- A judge just voided Elon Musk’s $55 billion Tesla pay package.
- The ruling, which Tesla can appeal, threatens Musk’s spot as the richest person in the world.
- Bloomberg reported that the compensation plan represented a large chunk of Musk’s wealth.
Elon Musk’s wealth is facing a potential financial hit after a Delaware judge struck down the billionaire’s $55 billion Tesla pay package on Tuesday, voiding the record-setting executive compensation plan.
The decision means Musk’s net worth — which is estimated to be about $205 billion as of January 31 — could suffer a sizable dent. Bloomberg reported that the pay package was worth about $51.1 billion at closing time on Tuesday and was among Musk’s most high-value assets.
Without the $51.1 billion compensation plan, Musk’s net worth would drop to roughly $154 billion, knocking him down several notches on the current list of the world’s richest people, Bloomberg reported.
Bloomberg’s Billionaires Index didn’t immediately remove those options from Musk’s estimated net worth on Tuesday.
Musk spent most of 2023 as the richest person in the world. Amazon’s Jeff Bezos is the second-richest person in the world, with a net worth of $186 billion. He’s followed by Bernard Arnault, the French CEO of the luxury-goods company LVMH, who’s estimated to be worth $183 billion, per Bloomberg’s Billionaires Index.
Musk doesn’t receive a salary from Tesla. His pay package centers on 304 million stock options in 12 tranches tied to a series of goalposts around the carmaker’s financial growth, as Business Insider previously reported. When the compensation plan was put in place in 2018, Tesla argued that the sky-high pay was necessary to maintain Musk’s focus on Tesla. The options were unexercised by Musk, Bloomberg reported.
The Tesla shareholder Richard Tornetta sued Tesla and Musk over the pay plan soon after it was put in place, arguing it was “beyond the bounds of reasonable judgment” and accusing Musk of having undue influence over the decision.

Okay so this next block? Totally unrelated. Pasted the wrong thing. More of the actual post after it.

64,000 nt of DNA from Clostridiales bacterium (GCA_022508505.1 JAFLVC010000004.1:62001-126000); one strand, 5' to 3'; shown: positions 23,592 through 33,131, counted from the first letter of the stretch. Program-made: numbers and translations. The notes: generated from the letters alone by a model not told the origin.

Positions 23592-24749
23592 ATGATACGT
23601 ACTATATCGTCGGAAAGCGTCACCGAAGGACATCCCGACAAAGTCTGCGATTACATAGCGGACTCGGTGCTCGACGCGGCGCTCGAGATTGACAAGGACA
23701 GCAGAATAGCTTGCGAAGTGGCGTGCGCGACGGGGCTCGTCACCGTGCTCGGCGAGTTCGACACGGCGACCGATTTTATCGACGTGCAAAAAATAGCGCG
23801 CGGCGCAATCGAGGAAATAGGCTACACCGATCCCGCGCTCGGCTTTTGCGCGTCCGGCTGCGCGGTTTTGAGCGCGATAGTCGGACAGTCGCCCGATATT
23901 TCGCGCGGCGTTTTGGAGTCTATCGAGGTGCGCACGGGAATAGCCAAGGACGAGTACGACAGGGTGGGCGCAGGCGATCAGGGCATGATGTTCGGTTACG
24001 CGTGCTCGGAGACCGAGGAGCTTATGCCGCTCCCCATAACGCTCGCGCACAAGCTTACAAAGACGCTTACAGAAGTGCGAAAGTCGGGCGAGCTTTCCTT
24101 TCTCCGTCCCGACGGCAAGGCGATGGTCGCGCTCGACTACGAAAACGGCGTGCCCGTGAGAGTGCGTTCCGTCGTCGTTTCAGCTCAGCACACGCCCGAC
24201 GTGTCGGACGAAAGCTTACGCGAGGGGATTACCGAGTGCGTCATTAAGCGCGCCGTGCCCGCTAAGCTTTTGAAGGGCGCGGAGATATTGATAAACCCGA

Tuesday’s decision comes more than a year after a Delaware judge heard the trial.
Greg Varallo, an attorney for Tornetta, told The New York Times the shares would be canceled.
It’s unclear how the ruling will be implemented. Tesla can also still appeal the ruling.
Musk, his lawyer, and a Tesla spokesperson didn’t immediately respond to requests for comment from BI.
But Musk alluded to the decision in a post on X, writing, “Never incorporate your company in the state of Delaware.”
Never incorporate your company in the state of Delaware
— Elon Musk (@elonmusk) January 30, 2024
Two employment attorneys told BI that Tesla and Musk had several options on how to proceed.
The board could go back to the table and negotiate a payment plan that satisfies everyone, maybe hiring a mediator to help make that happen, said Angela Reddock-Wright, an employment attorney and mediator in Los Angeles.
“If they’re thinking about the greater good of the company, they’ll want to resolve this outside of court action and further litigation,” she said, adding that this would be the most typical route. She said dragging it out in court could be bad for Tesla’s stock price.
If they cannot come to an agreement outside court, then Tesla will probably appeal — but Musk could be interested in appealing straight away.
“He, out of principle, may pursue this just to try to establish, perhaps from his perspective, that the compensation proposal was fair,” she said. “He’s someone who likes to prove a point.”
Cynthia Augello, an employment lawyer in New York, also said the parties could try to negotiate a package before a formal appeal. If it came to an appeal, she said, Musk could point to Tesla’s valuation growth to argue the compensation package was just, regardless of the neutrality of the board.
Joshua Tyler White, a former financial economist for the Securities and Exchange Commission who’s an assistant professor of finance at Vanderbilt, also said that Tesla would probably appeal but that a new pay package would be front of mind for the company.
“They need to come up with a new package and soon because they’re going to lose Musk’s interest in the company,” he told BI. “They’ve already seen his interest turn to other ventures, and they can’t risk losing any more of his focus, especially when Tesla is at a crossroads in terms of competition with China.”
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